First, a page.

“Write what you love.” It seems like simple advice. It probably is, but people have a way of complicating the simplest things.
Some people know what they love and immediately pursue it, but an equal number of people know what they love, then forget. They have to have that love brought to remembrance. Others simply struggle to discover what they love. They might enjoy the thrill of chasing a thing, or they might be afraid of committing to a thing. The end result almost always is the same regardless of the motivation; they become weary because they have little to no sense of direction. They find themselves wandering aimlessly.
Of course, not all who wander are lost.¹ Wandering sometimes can lead to finding. For me, it took wandering through the lands of writing about subjects that held little interest to me (except, perhaps, in my ability to enter almost any conversation and to surprise people with my knowledge of the housing market or computer viruses) to find one of my loves, which is writing about being a writer and the writing life. It took taking a detour into social media land in order to know that social media wasn’t and isn’t one of my loves. Do I enjoy talking about it? Certainly, but I don’t like having to worry about testing the latest social network or trying to get ahead of the social media curve. It took completing a silly drawing project (Bacon badges, anyone?) to remember that the visual arts play a vital role in my understanding of what it means to be a communicator. Could I have found those loves without the wandering? Maybe, but I don’t know that I would recognize how dear those things are to me. I don’t know if I would hear the call to write about those things quite as loudly.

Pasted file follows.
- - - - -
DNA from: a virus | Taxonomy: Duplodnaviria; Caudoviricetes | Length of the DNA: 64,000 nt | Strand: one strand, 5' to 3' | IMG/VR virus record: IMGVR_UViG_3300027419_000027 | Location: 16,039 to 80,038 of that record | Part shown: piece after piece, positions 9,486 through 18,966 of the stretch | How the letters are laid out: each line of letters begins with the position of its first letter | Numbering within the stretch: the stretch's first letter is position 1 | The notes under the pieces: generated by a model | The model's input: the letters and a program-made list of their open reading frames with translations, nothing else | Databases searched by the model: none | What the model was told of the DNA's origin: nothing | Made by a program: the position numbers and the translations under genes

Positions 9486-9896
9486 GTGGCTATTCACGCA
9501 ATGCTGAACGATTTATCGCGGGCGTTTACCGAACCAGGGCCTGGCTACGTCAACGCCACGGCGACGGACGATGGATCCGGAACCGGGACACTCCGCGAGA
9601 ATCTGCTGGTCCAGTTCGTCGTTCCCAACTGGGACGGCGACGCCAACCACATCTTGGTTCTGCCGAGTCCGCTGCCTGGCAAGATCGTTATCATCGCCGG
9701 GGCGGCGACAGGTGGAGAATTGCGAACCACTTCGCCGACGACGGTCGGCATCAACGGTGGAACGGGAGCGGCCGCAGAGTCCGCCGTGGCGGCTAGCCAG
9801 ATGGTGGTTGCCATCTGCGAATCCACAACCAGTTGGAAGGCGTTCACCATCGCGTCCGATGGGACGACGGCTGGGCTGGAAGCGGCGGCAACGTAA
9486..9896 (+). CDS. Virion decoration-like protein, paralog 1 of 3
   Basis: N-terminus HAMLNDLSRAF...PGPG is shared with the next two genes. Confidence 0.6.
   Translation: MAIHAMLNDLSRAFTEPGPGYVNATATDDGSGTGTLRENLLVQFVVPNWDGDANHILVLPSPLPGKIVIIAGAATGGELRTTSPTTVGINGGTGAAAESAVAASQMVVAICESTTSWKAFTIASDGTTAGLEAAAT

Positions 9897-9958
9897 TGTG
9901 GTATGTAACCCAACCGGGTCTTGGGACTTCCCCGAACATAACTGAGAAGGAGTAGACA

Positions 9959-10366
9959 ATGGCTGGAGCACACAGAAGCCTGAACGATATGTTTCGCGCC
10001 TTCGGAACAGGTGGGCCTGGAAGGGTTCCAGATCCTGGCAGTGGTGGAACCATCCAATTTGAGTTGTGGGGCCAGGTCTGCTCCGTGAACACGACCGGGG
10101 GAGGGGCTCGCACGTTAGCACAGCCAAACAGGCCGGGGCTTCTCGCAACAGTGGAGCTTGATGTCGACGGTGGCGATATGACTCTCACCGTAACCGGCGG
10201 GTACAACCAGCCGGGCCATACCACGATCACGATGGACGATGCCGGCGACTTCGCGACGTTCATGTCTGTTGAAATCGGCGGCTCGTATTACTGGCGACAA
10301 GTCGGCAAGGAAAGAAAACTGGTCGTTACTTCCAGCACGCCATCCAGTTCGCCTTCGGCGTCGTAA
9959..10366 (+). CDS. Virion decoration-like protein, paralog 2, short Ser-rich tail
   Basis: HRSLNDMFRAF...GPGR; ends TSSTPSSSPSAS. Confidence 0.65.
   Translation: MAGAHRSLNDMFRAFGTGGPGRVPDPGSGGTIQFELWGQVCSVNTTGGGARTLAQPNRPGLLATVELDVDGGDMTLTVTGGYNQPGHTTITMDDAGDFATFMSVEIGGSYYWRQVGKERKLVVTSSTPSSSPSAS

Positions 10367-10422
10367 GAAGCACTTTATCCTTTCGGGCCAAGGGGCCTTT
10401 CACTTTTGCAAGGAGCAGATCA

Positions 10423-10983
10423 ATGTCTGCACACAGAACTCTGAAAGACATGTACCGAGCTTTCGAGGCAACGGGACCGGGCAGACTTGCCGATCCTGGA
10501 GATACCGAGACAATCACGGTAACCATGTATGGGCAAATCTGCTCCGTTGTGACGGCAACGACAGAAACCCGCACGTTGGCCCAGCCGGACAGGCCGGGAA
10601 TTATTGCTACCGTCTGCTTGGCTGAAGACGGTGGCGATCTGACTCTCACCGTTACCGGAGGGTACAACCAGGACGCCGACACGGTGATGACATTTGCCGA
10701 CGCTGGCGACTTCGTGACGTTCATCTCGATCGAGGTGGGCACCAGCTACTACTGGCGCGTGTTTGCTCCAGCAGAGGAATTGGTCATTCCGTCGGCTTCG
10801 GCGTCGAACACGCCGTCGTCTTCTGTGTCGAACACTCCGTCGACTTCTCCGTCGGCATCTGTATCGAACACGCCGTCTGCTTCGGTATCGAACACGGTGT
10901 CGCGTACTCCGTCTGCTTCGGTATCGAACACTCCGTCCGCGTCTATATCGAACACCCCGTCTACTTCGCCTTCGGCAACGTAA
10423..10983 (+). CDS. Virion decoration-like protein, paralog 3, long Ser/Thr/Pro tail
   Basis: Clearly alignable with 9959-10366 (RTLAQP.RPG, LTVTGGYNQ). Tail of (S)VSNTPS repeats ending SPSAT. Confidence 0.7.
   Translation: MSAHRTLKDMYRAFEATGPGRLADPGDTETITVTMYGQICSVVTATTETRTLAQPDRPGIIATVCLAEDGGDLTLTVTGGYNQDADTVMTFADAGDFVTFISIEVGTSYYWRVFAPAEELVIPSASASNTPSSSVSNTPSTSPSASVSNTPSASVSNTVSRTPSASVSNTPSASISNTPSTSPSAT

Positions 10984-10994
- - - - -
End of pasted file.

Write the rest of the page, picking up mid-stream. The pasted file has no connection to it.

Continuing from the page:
That being said, I also know it’s easy to get lost in that wandering. I didn’t come to the end of my wandering without some help. I had professors who guided me. I spoke with a business consultant who helped me to define what it is that I love and want to do. I talked with a friend who helped me to see my art as an essential piece of my communications. I talked with another friend who suggested I showcase rather than hide my poetry roots. I’m certain I subconsciously knew those things were and are my loves, but I still needed help in realizing that I needed to pursue and write about those things.
What are your loves? Do you have someone who helps you to remember those loves when you forget them or become distracted by other things?
¹ If you haven’t realized this fact already, you now know: I’m a little bit of a Tolkien fan.